Midlands manufacturing companies need to embrace green technology to survive and compete in today’s increasingly challenging marketplace.

That was the message from Professor Julia King CBE, Vice-Chancellor of Aston University, at Deloitte’s annual manufacturing dinner, at the firm’s office in Brindleyplace.

Professor King, author of the government’s King Review into vehicle and fuel technologies that could help to reduce carbon emissions from road transport, said manufacturers needed to “go green” to survive but admitted the challenge for companies would be to justify investment in new technology at a time when sales were low.

“Manufacturers are very concerned at the moment, mainly because there has been a significant drop in purchasing of large items, such as cars, but also because of the pressure they are under to reduce their carbon emissions, particularly following the publication of the Committee on Climate Change’s carbon budget recommendations to the government,” she said.

In a recent report, the committee proposed firm carbon budgets for the next three five-year periods, including at least a 21 per cent reduction in greenhouse gases by 2020. It is believed to be the first time any major nation has attempted such a move, and if the budgets work they could be copied worldwide.

Professor King said: “Meeting such challenges will inevitably have implications for manufacturers, not least because significant investment and acceleration of new technology will be required, which some businesses will find hard to justify given the current economic climate.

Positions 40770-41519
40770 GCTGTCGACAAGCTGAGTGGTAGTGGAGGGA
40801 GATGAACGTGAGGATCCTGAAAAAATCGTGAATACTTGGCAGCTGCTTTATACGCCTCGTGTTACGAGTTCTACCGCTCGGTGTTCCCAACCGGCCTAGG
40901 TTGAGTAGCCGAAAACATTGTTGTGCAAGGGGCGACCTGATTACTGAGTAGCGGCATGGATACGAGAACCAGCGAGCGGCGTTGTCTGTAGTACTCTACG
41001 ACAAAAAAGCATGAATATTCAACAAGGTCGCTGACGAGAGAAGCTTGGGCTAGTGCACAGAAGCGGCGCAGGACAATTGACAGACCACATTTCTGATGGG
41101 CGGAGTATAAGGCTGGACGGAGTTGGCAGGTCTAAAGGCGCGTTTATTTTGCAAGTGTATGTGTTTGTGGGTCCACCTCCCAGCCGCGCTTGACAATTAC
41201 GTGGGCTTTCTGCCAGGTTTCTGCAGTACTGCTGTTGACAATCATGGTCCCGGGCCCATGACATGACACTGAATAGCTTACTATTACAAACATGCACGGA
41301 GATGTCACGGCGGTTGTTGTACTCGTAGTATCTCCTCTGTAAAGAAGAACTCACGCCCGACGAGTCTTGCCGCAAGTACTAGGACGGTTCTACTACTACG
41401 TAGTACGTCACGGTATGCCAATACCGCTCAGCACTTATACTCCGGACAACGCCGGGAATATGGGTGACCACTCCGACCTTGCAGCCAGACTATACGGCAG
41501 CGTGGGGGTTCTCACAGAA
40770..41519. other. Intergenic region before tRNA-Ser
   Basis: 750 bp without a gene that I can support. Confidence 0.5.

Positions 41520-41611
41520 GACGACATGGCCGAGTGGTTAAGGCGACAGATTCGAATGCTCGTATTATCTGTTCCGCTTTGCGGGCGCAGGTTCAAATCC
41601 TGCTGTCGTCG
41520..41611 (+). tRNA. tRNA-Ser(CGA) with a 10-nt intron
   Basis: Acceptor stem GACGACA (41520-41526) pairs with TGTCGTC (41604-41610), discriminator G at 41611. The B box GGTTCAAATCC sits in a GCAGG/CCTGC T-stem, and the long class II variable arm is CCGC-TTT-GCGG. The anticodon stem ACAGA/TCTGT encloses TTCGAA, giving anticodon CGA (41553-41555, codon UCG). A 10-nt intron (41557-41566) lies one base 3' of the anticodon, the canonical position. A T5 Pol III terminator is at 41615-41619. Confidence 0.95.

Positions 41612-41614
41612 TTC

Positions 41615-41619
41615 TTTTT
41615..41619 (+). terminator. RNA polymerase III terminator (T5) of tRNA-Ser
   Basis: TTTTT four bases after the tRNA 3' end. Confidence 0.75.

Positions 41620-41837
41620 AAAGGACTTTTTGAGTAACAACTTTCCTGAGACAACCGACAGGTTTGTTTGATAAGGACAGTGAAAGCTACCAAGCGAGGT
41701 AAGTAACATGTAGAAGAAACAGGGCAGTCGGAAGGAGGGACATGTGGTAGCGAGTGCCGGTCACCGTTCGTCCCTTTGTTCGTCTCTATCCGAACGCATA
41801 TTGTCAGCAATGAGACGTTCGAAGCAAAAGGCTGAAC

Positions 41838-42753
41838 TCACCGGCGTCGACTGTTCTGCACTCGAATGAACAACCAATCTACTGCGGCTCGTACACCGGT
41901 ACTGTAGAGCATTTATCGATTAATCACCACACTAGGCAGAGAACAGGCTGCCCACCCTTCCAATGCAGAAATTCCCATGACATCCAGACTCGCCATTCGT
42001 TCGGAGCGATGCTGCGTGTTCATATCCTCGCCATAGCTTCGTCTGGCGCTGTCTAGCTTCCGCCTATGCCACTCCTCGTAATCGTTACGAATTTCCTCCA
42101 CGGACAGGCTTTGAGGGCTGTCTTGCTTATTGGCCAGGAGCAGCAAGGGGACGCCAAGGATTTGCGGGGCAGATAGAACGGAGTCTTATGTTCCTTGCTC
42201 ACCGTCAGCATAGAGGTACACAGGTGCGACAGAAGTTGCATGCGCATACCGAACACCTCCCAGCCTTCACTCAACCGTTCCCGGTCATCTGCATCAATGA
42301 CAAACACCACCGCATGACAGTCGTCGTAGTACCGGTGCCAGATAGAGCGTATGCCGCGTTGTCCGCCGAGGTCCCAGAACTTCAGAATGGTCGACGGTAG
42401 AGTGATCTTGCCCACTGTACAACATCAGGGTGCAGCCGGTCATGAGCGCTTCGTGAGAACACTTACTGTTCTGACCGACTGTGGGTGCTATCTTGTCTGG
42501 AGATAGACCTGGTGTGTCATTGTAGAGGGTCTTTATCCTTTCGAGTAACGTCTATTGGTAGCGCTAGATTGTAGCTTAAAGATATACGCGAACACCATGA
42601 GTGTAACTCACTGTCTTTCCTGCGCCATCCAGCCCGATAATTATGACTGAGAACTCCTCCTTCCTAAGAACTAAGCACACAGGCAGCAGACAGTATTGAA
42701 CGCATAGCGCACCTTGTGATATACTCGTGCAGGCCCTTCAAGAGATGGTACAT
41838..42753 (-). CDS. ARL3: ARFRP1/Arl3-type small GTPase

“However, those that are brave enough to embrace ‘green’ technology and processes will emerge from the recession ahead of the game.”

Jane Lodge, Deloitte Midlands manufacturing industry leader, said: “There is no doubt that UK manufacturing will have to modify the way in which it designs, produces and delivers goods as more governmental regulation and directives from Europe and beyond, directly associated with climate change, come into play.

“Ambitious manufacturers who have the vision to distinguish the short-term challenges presented by these regulations with the significant prospect beyond will be better equipped as global governments advance their control on carbon emissions.”